On Sunday Manchester United will shuffle in to Anfield fearing the worst and simply hoping they can escape relatively unscathed. It has been 26 years since such a dispirited band of United players will have arrived to play their biggest rivals.
It was in May 1992 that a disheveled United faced Liverpool knowing they needed to beat them to keep alive their hopes of winning their first league title for a quarter of a century.
But that day they lost 2-0 to an emboldened Liverpool, and suffered the agony of surrendering the title in front of a gleeful Anfield, who naturally reveled in their disappointment.
A set of Liverpool fans unfurled a banner that said, ‘Have you ever seen United win the league?’
United went on to dominate English football and win 13 league titles, but those days are now long gone, and not since 2013 have United even been involved in a title race.
This clash throws together two teams in contrasting moods; Liverpool are top of the league, and beginning to believe they can be champions for the first time in nearly three decades, while United’s hopes are limited to merely finishing in the top four.
After only 16 games, the two sides are already separated by a mammoth 16 points, with Liverpool remaining the only unbeaten team in the Premier League, while United have already lost four times, to Brighton, Tottenham, West Ham and Manchester City.
Liverpool have conceded only six goals, the joint-fewest ever of any side in the top division of English football at this stage of the season. It should come as no surprise that half of the players in Liverpool’s top six according to Twelve’s algorithm are defenders.
Meanwhile, United have allowed 26 goals past them, incredibly two less than they conceded in the whole of last season.
And Liverpool will come in to this game on a considerable high after reaching the knock-out stages of the Champions League with an impressive 1-0 win over Napoli at Anfield on Tuesday.
United will join them in the last sixteen, but they limped in to it with a 2-1 defeat to Valencia on Wednesday; yet another abject performance that had Jose Mourinho grimacing on the sidelines.
And so it would seem a Liverpool win is a certainty on Sunday afternoon to aid their title chase, and simultaneously inflict more pain on United and their stumbling season. No one would be surprised to see Liverpool’s attacking trio of Mohamed Salah, Roberto Firmino and Sadio Mané feasting on United’s weak defence and recording a comfortable win.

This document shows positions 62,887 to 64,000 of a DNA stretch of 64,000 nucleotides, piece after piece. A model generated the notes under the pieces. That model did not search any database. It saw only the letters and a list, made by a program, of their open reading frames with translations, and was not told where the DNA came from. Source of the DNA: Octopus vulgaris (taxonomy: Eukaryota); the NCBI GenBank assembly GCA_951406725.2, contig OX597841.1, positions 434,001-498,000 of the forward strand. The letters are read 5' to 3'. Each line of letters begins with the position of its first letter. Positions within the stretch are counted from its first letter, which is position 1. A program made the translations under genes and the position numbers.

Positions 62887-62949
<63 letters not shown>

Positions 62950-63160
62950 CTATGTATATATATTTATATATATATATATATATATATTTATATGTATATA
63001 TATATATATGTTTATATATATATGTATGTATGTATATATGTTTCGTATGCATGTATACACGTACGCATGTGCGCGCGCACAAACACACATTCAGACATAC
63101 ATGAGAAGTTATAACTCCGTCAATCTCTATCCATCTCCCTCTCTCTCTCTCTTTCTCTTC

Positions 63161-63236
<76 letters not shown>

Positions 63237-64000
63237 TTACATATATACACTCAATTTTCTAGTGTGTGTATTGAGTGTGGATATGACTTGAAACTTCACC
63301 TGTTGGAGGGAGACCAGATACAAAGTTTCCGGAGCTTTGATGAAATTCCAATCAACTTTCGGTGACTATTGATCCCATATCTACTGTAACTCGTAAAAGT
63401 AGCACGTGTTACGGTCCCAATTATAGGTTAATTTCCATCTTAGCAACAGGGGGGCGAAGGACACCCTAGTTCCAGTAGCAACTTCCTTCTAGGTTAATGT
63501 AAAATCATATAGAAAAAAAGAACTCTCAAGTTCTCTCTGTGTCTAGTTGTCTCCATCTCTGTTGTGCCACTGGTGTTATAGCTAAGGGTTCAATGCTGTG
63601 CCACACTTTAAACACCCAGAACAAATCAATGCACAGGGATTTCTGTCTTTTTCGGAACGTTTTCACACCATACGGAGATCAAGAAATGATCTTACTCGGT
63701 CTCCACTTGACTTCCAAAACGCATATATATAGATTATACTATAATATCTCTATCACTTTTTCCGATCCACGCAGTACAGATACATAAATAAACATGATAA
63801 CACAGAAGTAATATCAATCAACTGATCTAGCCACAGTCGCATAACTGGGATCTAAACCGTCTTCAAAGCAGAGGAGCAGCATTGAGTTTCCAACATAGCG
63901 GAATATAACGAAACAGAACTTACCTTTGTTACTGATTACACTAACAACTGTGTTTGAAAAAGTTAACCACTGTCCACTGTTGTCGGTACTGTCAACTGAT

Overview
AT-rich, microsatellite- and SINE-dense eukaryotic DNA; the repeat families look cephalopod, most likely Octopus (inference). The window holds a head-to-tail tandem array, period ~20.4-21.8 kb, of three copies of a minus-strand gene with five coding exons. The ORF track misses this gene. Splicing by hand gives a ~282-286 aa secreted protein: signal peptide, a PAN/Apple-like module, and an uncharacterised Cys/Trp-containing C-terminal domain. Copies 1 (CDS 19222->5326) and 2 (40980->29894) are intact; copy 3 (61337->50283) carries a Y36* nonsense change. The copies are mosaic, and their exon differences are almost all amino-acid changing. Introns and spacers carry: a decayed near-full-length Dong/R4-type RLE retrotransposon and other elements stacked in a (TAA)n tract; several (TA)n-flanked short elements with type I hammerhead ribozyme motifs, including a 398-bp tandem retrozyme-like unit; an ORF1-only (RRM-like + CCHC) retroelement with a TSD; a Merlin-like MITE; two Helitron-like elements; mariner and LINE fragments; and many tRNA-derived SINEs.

And yet, something gives you pause for thought that this might not be such a predictable game.
If playing at Anfield and causing serious damage to their biggest rival’s title bid cannot rouse United then there really is something very wrong with this side. Since Sir Alex Ferguson’s retirement triggered United’s decline over the last five years, they have always managed to raise their game and put on a performance at Anfield.
United might have lost to Liverpool in September 2013 under David Moyes, but since then they have remained unbeaten in their last four league visits to Anfield, winning twice and drawing twice.
Throughout all the turgid football at Old Trafford in the last two and a half years, Jose Mourinho has still not lost his knack of winning games against the bigger teams here and across Europe. In 2018, Mourinho has guided United to wins over Liverpool, Manchester City, Tottenham, Chelsea, Arsenal, and even against Juventus in Turin last month in the Champions League.
There are few managers better at setting up a team not to lose, which Liverpool will remember from when Jose Mourinho brought his Chelsea side to Anfield in April 2014 and engineered an unlikely 2-0 win to derail their title hopes that season.
Even though Liverpool boast an incredible defensive record, and have only conceded one goal in their last 11 league games at Anfield, it is possible to see United scoring, with Marcus Rashford and Romelu Lukaku beginning to rediscover their scoring touch.
United will be further augmented if Anthony Martial, their most outstanding attacking player this season, returns from injury.
What seems less likely is United’s porous and constantly changing defence being capable of stopping Liverpool for ninety minutes. After watching Phil Jones implode at the Mestalla on Wednesday night, Jürgen Klopp will be confident of breaching this defence.
A home win seems the most likely result on Sunday afternoon, but United have the perfect platform to launch a comeback and avoid being another Liverpool victim in their mounting title challenge.